[11] The stated goal of Intertextuality in Music is to put in dialogue the different existing theoretical approaches to intertextuality in music. The volume, rather than promoting one method as paradigmatic, aims to show useful analytical applications of existing approaches. (The four sections of the book, which engage in myriad cross-references among sections and chapters, fortuitously exhibits an intertextual practice that gives textual and aesthetic cohesion to the whole.) As to the question of whether one or more models will eventually prevail, this volume does not offer a firm answer. Perhaps because of the developing status of this discipline, rather than privileging one method over the other, the book pursues a simpler—but no less necessary—goal of proposing a renewed, multivoiced, and relational dialogue between methodologies.

[12] Further supplementing Klein’s (2005) landmark volume, which extended only to Witold Lutosławski, the present volume covers even more recent composers, such as Thomas Adès and Pawel Szymański. The intertextual analysis of this more recent repertoire provides at least two benefits. First, it proposes new ways of hearing these works and connects the readership with the music of our time. Second, studying intertextuality in contemporary music entails covering the earlier composers and styles with which contemporary works form intertexts. Also, in regards to the editors’ intended diversity of thematic scope, it was certainly a fitting move to include two chapters in this section that analyze musical theater, since in that genre, intertextuality stands out as a powerful tool for constructing meaning and engaging with contemporary audiences. Already in 2014, The Oxford Handbook of Sondheim Studies included five chapters on the topic of intertextuality and authorship. In a fruitful exchange, this volume gives back with its own set of methodologies for the analysis of musical theater, offering valuable insights in terms of audience-author dynamics and the role of intertextuality in constructing up-to-date meanings.

[13] In contrast to the specificity of other collective volumes on intertextuality, both in terms of methodologies and repertoires, the authors of this collection have put together a heterogenous artifact, inviting perspectives from different positionalities and academic traditions. A further strength of the volume is that it explicitly incorporates subdisciplines that have contributed to the understanding of intertextuality, even under other names. This is the case, for example, with topic theory, which is recognized as intertextual by several chapters in this volume. Already in 1986, Wye Jamison Allanbrook analyzed Mozart’s operas as intertexts, arguing that the musical topics featured in Mozart’s operas constituted an expressive vocabulary that was well known to their listeners and that provided relevant input beyond plot to the audience. Following Allanbrook, Kofi Agawu in Playing with Signs (1991) remarked on the intertextual character of musical discourse, in which referentiality plays a major role pointing to the expressive meanings of the work. Finally, after several decades of cursory treatment of intertextuality in topic theory analyses, this volume offers substantial theoretical reflections on the relationship between intertextuality and topic theory. Building on Genette’s model, de Castro explains topic theory as “architextual,” one of Genette’s five categories that includes “those overarching categories shaping the reader’s expectations: canons, genres, types and topics of discourse” (134). Klein (Chapter 3) also identifies topics as a type of intertextuality, building on Julia Kristeva’s theory, concluding that topical gestures derive their denotative power from their functional origin. A genealogical study of topics, Klein argues, tends to reveal a background in some kind of functional music, such as military, ball room, sacred, and theatre music, as well as lyrical poetry. All of these topical fields, with their associated meanings, interact within a musical piece in an intertextual manner.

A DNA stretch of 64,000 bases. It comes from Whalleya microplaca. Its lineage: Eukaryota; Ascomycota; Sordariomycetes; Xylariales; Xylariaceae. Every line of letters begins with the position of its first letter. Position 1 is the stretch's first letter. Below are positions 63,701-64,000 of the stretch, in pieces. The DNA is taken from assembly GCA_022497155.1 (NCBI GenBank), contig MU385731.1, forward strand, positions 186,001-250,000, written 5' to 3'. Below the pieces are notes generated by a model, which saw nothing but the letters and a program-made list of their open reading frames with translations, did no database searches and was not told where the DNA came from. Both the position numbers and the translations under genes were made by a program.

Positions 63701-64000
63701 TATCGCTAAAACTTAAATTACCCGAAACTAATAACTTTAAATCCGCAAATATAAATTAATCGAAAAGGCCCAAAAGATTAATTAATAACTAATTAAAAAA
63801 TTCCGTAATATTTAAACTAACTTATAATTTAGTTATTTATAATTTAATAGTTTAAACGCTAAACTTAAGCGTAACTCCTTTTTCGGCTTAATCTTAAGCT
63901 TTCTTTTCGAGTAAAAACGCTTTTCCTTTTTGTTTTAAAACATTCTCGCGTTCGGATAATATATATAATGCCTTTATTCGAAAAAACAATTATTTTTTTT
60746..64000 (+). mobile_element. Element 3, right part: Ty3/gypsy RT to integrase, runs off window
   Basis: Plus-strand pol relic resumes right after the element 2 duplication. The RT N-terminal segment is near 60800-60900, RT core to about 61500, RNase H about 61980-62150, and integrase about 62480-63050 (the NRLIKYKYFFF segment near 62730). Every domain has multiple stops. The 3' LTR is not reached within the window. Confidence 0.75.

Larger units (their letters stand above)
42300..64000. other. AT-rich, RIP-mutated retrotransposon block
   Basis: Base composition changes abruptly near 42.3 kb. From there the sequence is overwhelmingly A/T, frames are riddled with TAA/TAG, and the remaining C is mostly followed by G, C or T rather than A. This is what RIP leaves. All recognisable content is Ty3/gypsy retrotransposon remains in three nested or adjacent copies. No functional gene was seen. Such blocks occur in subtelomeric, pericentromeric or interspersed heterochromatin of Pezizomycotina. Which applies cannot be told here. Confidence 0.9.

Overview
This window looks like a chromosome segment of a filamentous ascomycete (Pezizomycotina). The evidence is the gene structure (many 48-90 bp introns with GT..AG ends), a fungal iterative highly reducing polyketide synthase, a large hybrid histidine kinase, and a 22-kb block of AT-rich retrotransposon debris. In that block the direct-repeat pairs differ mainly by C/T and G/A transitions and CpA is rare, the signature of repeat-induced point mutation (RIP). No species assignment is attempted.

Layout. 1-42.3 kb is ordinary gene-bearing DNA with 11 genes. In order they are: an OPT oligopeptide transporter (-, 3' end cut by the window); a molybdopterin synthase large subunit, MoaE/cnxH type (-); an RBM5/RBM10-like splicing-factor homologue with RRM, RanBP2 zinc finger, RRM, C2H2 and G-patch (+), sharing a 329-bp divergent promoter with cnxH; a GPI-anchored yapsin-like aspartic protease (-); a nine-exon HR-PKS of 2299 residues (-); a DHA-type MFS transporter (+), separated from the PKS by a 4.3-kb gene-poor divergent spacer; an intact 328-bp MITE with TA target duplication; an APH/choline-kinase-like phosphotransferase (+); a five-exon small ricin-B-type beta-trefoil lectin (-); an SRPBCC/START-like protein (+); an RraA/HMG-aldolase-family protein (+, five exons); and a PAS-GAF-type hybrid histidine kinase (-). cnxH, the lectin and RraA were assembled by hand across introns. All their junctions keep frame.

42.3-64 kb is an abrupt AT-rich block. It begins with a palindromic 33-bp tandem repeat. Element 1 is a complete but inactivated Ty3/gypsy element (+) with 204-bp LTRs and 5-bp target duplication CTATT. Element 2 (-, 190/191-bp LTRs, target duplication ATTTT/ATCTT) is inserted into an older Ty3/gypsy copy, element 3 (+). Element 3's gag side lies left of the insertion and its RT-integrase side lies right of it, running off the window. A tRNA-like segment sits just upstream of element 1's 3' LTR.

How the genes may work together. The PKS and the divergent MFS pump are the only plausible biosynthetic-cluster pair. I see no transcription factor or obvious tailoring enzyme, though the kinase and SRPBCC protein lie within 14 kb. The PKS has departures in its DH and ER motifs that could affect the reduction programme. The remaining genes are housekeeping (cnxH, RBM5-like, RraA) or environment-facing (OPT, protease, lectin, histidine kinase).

[14] Intertextuality in Music emerges at a time when musicology embraces heterogeneity as a virtue, leaving behind the idea of the autonomous musical work and incorporating listener-centered approaches. The volume’s contributions are extremely timely, as theories of intertextuality encompass the study of musical signification, including topic theory, studies on rhetoric, temporalities, and narrativity, among others. The book thus provides its field with a more robust methodological scaffold. This volume also recognizes that several contexts interact with a musical work, and thus reconciles the historical-genealogical and sociocultural approaches to musical meaning. The negotiation of meaning (the relationship between the musical text and its intertexts) is thus not merely arbitrary, nor is it scientifically objective: it is intersubjective, inscribed in a community of listeners that share meanings and cultural referents.

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Cristina González Rojo
Columbia University
Department of Music
621 Dodge Hall
2960 Broadway
New York, NY 10027
c.gonzalezrojo@columbia.edu

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Works Cited

Agawu, Victor Kofi. 1991. Playing with Signs: A Semiotic Interpretation of Classic Music. Princeton Legacy Library. Princeton, New Jersey: Princeton University Press.

Agawu, Victor Kofi. 1991. Playing with Signs: A Semiotic Interpretation of Classic Music. Princeton Legacy Library. Princeton, New Jersey: Princeton University Press.